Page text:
8

Others do not gain access to the content of the message In the US amateur radio service, transmitting “messages encoded for the purpose of obscuring their meaning” is prohibited by §97.113 and specifically for spread-spectrum (SS) by §97.311. I would imagine other jurisdictions have similar rules which prohibit such transmissions and/or require that ...


8

That depends largely on your environment. If you have a separate room, and guests, children, and others are unlikely to enter, and more unlikely to touch anything if they do enter, then it's probably fine to simply leave your radio on and tuned into your preferred frequency 24/7 with the key or mic on the desk. If you need to leave it in the living area ...


7

I'd say your best bet is to avoid handing over your hashed password entirely. Instead, use a zero-knowledge authentication scheme; see this security.SE question for more details. Zero Knowledge Authentication will make it so that it doesn't matter who you "give" your response to - even if a malicious server requests authentication (or intercepts other ...


5

Yes & No. The Baofeng is capable of transmitting on FRS/GMRS & MURS. But its not legal to do so (except maybe on GMRS with a license). And no frequency is "secure" as in "private" with any handheld radio that I've ever seen. PL tones, (aka Privacy Codes) are not private at all. This is a popular misconception promoted by manufacturers of those bubble-...


4

It's actually your mailing address that gets listed, not your station location, however for most hams they are the same. You can, however, have a P.O. Box listed instead of a physical location, if you want. (See 97.23). As to the security aspect: I really doubt there are a lot of thieves listening on the ham bands for who's got an expensive radio to go ...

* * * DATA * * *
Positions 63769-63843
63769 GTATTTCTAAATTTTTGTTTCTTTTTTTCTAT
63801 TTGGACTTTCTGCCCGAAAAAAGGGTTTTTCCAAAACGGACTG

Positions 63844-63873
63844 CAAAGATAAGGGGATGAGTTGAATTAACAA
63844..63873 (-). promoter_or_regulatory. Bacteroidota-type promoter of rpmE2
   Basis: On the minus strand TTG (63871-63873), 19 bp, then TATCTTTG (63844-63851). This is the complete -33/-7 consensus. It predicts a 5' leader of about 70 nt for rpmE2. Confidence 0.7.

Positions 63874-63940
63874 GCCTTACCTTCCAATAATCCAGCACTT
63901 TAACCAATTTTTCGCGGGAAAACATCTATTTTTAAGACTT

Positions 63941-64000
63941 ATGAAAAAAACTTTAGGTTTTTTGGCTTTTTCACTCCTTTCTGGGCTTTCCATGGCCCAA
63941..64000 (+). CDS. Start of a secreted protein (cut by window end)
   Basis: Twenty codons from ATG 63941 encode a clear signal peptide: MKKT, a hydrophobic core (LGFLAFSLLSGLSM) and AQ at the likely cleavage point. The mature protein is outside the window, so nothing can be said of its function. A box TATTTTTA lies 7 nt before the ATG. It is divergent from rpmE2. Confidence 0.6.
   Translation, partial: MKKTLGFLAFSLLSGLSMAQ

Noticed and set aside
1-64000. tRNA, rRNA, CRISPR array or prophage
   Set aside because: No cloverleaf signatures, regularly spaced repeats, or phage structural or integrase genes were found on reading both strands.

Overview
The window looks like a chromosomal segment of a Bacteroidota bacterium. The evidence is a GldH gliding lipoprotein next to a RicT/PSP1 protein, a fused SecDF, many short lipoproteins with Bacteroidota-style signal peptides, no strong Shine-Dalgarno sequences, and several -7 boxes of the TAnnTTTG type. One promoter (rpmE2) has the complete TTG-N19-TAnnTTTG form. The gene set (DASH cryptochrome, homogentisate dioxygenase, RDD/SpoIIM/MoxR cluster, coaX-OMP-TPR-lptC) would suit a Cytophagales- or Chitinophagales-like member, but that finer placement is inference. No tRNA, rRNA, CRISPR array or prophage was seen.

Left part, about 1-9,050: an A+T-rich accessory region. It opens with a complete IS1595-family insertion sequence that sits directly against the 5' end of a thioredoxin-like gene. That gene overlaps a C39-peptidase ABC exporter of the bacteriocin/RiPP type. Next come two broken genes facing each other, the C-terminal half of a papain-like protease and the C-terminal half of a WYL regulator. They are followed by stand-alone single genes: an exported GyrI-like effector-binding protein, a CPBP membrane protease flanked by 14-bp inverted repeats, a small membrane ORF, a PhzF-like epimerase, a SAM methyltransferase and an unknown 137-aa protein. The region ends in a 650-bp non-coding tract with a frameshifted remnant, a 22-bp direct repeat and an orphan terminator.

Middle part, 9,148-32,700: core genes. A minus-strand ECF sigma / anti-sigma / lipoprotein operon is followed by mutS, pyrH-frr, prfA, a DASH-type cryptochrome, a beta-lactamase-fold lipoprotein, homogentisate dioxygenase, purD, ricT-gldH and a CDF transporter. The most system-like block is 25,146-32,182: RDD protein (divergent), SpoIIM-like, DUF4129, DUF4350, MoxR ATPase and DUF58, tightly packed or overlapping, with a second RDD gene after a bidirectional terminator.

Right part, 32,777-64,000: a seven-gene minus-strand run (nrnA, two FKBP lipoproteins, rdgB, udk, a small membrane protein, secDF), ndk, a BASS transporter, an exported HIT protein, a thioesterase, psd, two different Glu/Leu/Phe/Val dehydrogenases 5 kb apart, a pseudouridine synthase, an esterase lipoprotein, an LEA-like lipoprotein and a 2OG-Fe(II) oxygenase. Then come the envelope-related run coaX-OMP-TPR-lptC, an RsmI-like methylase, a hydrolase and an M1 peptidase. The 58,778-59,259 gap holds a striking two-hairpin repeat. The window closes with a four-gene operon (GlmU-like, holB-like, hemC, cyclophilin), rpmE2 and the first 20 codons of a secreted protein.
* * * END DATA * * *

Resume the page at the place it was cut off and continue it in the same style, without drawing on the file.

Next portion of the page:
4

Frequency hopping is more typically considered an ECCM measure. That is to say that a transciever that continuously cycles frequencies in accordance with some "hop set" is more difficult to jam than a single-channel radio system. In and of itself, it doesn't constitute proper encryption of your signal -- you are still transmitting data in plain text. It ...


3

What is "proper" grounding and protection? In my experience, most amateur stations that have installed grounding and surge protection devices have not installed them properly. Surge protection devices are designed to handle relatively small voltage transients, not handle surge currents on the order of a lightning strike. And with the tremendous currents ...


3

Legality is a big issue. Not to be ignored. There is no legal way for you to do as you suggest in the USA. This radio is too powerful to be legal on FRS. You need a license for GMRS. Applications are in the $90 range. MURS provides exactly the kind of service you are asking about. MURS is license-free All MURS radios must be FCC Type-Certified for ...


2

As far as I know the probability of direct strike to the antenna is considered relatively small. And if it will happen it is unlikely that your antenna will survive anyway (or the protection will cost more than the antenna itself). Static electricity which is formed in the antenna during storms represents the greater danger to the radio in practice. ...


2

While I completely agree with Phil on everything he wrote, antennas are not the only path to your equipment from a lightning strike. According to the map of Estimated Effective Ground Conductivity in the United States, I enjoy the privilege of living in a rural area with 0.5mS/m of ground conductivity - the lowest value on the map. Low conductivity means ...


1

As a licensee, you are being trusted to use your best judgement of the situation. Do you need to lock up your station? If you look at the FCC enforcement actions in http://transition.fcc.gov/eb/AmateurActions/ you will notice that most of the actions are warnings. I would think that if you had children, and your child was found talking on the radio ...


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